Austin Jackson wants to steal 40 bases in 2011

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Austin Jackson stole 27 bases while finishing runner-up in the Rookie of the Year balloting last season and the 24-year-old center field said recently that his goal for 2011 is to swipe 40 bags.

I think it’s just setting a goal to try to reach it, because I think I’m capable of stealing more bags. I think I need to try harder at it. I have speed and that’s a part of my game, and I definitely think that I could use it more on the base paths. It’s really just stealing a bag, maybe getting in scoring position a little more, try to score some more runs. I think it’s a thing you just have to kind of learn. I think it’s a thing I need.

Jason Beck of MLB.com notes that no Tigers player has stolen 30 bases in a season since Jim Leyland took over as manager in 2006, so getting to 40 on a team that generally doesn’t run a ton could be tough. In fact, in 19 seasons as manager Leyland’s teams have had a 40-steal player just three times: Edgar Renteria in 1998 and Barry Bonds in 1990 and 1991.

Looking beyond the Tigers and Leyland’s teams, a total of six players have swiped 40 or more bases in their age-24 season during the past decade: B.J. Upton, Jacoby Ellsbury, Jose Reyes, Carl Crawford, Juan Pierre, Luis Castillo. And prior to going 27-for-33 on the bases as a rookie, Jackson averaged 33 steals per 150 games in the minors.

What happens with all the players the Braves lost yesterday?

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Yesterday’s unprecedented sanctions leveled on the Atlanta Braves hit them pretty hard, but it also turned a dozen players into free agents. What happens to them now? Who can sign them? When? And for how much?

First off, they get to keep their signing bonuses the Braves gave them. It wasn’t their fault the Braves messed up so it would make no sense for them to have to pay the money back. As for their next team: anyone can, theoretically, sign them. As far as team choice, they are free agents in the most narrow sense of the term.

There are limits, however, because as young, international players, their signings are subject to those caps on each team’s international bonus money which were imposed a few years back. Each team now has a “pool” of finite dollars they can spend on such players and, once that money is spent, teams are severely limited as to what they can offer an international free agent. Each summer the bonus pools are reset and it starts anew.

Which, on the surface, would seem to create a problem for the 12 new free agents, seeing as though a lot of teams have already spent much if not all of their July 2017-18 bonus pools. The good news on that, though, is that Major League Baseball has made a couple of exceptions for these guys:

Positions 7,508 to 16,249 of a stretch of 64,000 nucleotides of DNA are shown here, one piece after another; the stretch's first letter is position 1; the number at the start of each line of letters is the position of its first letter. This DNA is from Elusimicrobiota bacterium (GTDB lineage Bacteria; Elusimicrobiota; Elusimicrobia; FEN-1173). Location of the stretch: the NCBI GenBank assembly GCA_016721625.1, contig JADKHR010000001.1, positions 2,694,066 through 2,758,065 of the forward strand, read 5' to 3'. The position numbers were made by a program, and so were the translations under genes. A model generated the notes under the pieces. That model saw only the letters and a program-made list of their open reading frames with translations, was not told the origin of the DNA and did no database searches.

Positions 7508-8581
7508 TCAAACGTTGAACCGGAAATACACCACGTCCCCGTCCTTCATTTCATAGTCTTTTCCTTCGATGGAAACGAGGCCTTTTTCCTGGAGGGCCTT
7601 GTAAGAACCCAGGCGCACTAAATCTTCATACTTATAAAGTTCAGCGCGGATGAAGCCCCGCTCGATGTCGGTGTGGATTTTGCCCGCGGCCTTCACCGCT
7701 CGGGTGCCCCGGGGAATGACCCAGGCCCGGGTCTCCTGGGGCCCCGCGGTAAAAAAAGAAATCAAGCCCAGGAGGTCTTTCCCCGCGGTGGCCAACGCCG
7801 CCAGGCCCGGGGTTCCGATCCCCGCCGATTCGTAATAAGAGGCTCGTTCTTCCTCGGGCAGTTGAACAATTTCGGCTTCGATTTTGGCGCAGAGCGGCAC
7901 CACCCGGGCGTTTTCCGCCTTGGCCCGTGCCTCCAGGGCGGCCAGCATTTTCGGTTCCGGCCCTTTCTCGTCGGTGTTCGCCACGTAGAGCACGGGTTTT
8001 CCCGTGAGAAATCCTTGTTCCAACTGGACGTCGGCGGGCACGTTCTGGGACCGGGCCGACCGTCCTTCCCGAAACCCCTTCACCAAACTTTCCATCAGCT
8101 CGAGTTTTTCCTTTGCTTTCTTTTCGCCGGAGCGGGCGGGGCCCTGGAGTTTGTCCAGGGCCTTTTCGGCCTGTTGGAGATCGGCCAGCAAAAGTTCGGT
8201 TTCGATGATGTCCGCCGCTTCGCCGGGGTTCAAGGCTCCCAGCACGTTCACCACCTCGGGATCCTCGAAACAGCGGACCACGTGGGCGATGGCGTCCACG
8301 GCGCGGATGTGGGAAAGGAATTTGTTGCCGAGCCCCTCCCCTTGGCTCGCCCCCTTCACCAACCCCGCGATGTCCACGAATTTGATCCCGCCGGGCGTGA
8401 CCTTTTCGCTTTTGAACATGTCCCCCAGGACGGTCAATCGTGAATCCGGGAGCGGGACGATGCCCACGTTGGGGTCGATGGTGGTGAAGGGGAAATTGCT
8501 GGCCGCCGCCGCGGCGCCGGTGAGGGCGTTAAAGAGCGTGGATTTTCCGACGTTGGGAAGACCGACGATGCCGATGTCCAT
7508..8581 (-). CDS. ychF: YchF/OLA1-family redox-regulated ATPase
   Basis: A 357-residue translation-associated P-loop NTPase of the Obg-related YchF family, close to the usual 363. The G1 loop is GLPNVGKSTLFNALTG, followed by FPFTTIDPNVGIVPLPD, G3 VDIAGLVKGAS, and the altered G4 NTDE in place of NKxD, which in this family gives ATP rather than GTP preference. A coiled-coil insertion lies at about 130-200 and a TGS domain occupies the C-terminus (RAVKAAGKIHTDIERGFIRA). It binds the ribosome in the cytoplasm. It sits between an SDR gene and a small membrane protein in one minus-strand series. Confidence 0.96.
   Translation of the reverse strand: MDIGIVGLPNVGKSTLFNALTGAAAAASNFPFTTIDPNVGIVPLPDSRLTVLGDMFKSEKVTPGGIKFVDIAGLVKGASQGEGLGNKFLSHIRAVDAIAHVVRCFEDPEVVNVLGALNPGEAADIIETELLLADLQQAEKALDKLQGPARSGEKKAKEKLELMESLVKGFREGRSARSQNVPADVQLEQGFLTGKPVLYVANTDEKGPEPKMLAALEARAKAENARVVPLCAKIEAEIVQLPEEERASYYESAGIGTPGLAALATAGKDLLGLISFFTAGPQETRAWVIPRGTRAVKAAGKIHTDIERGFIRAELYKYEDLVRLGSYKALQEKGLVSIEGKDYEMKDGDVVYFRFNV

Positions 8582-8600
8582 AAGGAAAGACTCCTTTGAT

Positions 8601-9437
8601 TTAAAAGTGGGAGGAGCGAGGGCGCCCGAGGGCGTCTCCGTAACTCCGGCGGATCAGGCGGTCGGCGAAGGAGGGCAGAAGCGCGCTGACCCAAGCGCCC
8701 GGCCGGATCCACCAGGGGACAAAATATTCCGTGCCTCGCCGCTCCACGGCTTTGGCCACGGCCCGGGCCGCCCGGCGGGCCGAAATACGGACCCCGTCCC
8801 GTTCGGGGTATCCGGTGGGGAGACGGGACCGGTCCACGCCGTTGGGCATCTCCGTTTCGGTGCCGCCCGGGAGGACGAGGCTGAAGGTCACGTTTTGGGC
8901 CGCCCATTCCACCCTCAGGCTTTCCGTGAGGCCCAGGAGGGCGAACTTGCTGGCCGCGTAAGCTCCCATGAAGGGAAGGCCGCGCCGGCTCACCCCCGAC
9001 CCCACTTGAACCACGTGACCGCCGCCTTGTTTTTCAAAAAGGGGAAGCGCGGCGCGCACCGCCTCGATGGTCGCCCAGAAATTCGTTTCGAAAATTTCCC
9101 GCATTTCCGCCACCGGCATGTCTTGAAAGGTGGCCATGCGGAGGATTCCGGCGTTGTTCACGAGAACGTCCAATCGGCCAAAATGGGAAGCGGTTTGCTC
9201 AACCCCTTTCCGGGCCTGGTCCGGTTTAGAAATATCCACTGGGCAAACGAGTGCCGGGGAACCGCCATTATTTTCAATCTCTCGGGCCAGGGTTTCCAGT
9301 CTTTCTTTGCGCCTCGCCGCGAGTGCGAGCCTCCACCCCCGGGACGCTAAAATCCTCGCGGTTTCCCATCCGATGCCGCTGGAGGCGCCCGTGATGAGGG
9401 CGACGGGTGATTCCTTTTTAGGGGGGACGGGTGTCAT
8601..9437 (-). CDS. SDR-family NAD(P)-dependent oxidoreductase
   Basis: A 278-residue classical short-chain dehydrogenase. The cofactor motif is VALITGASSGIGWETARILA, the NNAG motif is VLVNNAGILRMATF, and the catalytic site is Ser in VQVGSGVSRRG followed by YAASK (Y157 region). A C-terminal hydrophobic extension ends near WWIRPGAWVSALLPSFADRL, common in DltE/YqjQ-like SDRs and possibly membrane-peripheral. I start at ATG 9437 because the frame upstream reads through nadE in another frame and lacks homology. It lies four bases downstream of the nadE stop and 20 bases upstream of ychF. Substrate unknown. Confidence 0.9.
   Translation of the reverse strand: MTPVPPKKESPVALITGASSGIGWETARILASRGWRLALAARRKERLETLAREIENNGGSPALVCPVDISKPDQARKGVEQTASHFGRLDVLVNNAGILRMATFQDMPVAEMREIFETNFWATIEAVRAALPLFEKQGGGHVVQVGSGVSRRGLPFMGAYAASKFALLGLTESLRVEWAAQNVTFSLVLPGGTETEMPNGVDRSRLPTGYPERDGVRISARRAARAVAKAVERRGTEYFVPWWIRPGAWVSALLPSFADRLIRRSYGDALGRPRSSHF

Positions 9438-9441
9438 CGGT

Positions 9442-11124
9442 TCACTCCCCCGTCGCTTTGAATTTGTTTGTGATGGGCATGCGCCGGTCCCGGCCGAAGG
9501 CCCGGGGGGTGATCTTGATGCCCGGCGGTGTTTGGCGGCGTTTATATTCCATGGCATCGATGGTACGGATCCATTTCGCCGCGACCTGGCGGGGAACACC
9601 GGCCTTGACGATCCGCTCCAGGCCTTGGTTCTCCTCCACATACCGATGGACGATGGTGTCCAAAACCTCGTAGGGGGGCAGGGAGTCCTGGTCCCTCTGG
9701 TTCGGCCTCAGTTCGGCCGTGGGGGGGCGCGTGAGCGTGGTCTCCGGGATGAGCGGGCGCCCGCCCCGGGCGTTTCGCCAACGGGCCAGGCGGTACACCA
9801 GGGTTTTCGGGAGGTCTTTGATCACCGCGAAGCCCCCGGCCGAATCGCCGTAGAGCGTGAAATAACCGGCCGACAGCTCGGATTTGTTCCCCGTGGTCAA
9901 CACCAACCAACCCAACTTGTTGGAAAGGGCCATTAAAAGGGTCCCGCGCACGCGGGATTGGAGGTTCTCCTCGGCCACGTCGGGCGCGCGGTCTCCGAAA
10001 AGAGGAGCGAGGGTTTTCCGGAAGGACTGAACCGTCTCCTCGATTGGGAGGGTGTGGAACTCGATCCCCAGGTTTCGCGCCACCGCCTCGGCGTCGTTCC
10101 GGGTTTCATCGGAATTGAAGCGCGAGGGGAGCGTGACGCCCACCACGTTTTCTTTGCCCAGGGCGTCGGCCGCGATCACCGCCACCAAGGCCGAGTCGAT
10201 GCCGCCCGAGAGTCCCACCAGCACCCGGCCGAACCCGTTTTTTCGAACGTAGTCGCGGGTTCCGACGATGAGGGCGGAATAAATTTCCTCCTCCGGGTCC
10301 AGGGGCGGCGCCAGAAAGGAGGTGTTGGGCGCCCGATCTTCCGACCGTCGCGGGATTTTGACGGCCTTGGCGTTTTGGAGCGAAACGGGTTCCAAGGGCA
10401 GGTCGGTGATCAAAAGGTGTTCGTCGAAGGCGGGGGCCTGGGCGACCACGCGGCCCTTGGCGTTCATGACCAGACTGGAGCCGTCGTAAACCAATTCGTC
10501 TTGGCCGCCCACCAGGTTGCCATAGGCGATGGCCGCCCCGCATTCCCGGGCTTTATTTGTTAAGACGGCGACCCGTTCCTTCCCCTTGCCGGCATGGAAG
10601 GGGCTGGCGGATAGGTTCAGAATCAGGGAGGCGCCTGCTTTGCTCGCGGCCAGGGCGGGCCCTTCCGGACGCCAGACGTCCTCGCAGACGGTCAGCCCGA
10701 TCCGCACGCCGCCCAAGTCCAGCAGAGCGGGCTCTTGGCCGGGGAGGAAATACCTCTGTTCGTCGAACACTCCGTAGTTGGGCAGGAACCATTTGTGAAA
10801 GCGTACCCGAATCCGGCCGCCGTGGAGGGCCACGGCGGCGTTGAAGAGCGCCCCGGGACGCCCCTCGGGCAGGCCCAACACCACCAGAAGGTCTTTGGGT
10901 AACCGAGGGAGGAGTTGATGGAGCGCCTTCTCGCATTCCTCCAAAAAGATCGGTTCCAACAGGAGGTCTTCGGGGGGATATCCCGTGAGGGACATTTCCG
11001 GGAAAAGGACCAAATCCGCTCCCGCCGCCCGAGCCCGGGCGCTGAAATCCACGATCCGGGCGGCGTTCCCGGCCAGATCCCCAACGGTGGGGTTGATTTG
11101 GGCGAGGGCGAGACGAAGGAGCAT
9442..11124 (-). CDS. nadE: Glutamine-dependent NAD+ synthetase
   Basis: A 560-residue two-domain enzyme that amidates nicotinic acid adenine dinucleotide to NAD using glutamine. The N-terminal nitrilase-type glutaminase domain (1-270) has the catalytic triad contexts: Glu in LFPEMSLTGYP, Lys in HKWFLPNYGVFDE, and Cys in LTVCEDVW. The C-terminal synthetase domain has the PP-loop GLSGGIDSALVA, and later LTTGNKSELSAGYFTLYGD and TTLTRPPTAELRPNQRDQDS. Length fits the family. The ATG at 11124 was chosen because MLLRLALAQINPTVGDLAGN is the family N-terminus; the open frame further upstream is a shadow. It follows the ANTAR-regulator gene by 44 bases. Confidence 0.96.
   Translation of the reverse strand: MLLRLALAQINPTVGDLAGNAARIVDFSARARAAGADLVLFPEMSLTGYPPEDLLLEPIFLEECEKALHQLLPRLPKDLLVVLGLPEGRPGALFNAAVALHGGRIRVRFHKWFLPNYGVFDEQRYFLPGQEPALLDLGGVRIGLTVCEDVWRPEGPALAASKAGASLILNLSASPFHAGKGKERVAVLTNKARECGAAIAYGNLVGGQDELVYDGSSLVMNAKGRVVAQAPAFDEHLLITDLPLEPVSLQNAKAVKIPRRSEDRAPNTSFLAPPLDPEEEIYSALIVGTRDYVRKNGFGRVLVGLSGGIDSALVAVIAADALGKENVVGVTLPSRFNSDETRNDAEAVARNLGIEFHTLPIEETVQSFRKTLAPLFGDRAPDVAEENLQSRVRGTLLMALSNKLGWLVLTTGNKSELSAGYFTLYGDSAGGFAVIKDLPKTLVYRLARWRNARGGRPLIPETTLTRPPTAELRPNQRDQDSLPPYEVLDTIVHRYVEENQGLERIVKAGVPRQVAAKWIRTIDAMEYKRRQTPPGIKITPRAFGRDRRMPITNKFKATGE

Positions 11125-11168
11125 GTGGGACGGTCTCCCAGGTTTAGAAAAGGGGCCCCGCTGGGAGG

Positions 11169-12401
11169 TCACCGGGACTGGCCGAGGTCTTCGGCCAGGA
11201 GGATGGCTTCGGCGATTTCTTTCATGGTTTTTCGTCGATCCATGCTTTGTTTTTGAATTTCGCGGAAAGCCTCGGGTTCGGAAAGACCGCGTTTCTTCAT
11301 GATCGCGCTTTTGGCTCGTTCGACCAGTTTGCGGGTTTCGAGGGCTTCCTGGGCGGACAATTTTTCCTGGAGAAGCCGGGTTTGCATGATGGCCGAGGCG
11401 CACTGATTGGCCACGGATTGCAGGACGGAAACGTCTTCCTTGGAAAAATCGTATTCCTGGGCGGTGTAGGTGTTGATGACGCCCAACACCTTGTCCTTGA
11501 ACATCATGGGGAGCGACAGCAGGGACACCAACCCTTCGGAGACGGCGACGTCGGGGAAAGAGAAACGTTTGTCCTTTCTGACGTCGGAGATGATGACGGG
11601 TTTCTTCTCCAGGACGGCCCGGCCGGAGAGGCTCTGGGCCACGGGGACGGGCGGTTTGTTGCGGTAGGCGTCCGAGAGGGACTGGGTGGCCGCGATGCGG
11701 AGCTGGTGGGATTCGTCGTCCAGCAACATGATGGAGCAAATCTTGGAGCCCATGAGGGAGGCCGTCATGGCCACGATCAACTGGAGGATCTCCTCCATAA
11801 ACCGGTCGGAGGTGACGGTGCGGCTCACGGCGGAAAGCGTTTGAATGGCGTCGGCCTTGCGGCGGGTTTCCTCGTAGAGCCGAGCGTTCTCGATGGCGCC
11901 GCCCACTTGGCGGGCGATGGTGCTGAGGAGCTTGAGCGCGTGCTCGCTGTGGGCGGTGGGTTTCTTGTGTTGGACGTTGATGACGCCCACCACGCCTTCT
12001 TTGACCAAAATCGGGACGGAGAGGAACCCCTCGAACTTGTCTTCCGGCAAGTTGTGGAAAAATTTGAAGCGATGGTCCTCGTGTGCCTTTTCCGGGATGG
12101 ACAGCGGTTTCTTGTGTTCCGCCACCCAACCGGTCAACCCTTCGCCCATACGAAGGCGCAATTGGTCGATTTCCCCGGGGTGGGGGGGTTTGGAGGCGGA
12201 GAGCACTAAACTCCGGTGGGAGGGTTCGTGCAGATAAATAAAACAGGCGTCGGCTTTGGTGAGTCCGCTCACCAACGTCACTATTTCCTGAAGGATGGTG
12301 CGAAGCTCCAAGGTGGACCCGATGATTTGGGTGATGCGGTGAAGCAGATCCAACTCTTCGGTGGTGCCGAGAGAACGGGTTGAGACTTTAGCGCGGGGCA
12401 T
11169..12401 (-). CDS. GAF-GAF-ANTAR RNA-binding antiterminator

• First, the first $200,000 of any of the 12 former Braves players will not be subject to signing pools, so that’s a bit of a break; and
  • Second, even though these players will all likely be signed during the 2017-18 bonus pool period, teams have the option of counting the bonus toward the 2018-19 period. They can’t combine the money from the two periods, but they can, essentially, put off the cost into next year for accounting purposes.

Which certainly opens things up for clubs and gives the players more options as far as places to land go. A club can decide whether or not the guys on the market now look better than the guys they’ve been scouting with an eye toward signing after July 2018 and get a jump on things. Likewise, teams don’t have to decide whether or not to take a run at, say, Shohei Ohtani, burning bonus money now, or instead going after a former Braves player. Ohtani’s money will apply now, the Braves player can be accounted for next year.

The new free agents are eligible to sign during a window that begins on December 5 and ends on Jan. 15. If a player hasn’t signed by then, he can still sign with any club but cannot get a bonus. If a player hasn’t signed anywhere by May 1, 2018, he has the option of re-signing with the Braves, though they can’t pay the guy a bonus either.

Ben Badler of Baseball America has a rundown of the top guys who are now free agents thanks to the Braves’ malfeasance. Kevin Maitan is the big name. The 17-year-old shortstop was considered the top overall international free agent last year, though his first year in the Braves minor league system was less-than-impressive. There are a lot of other promising players too. All of whom now can find new employers.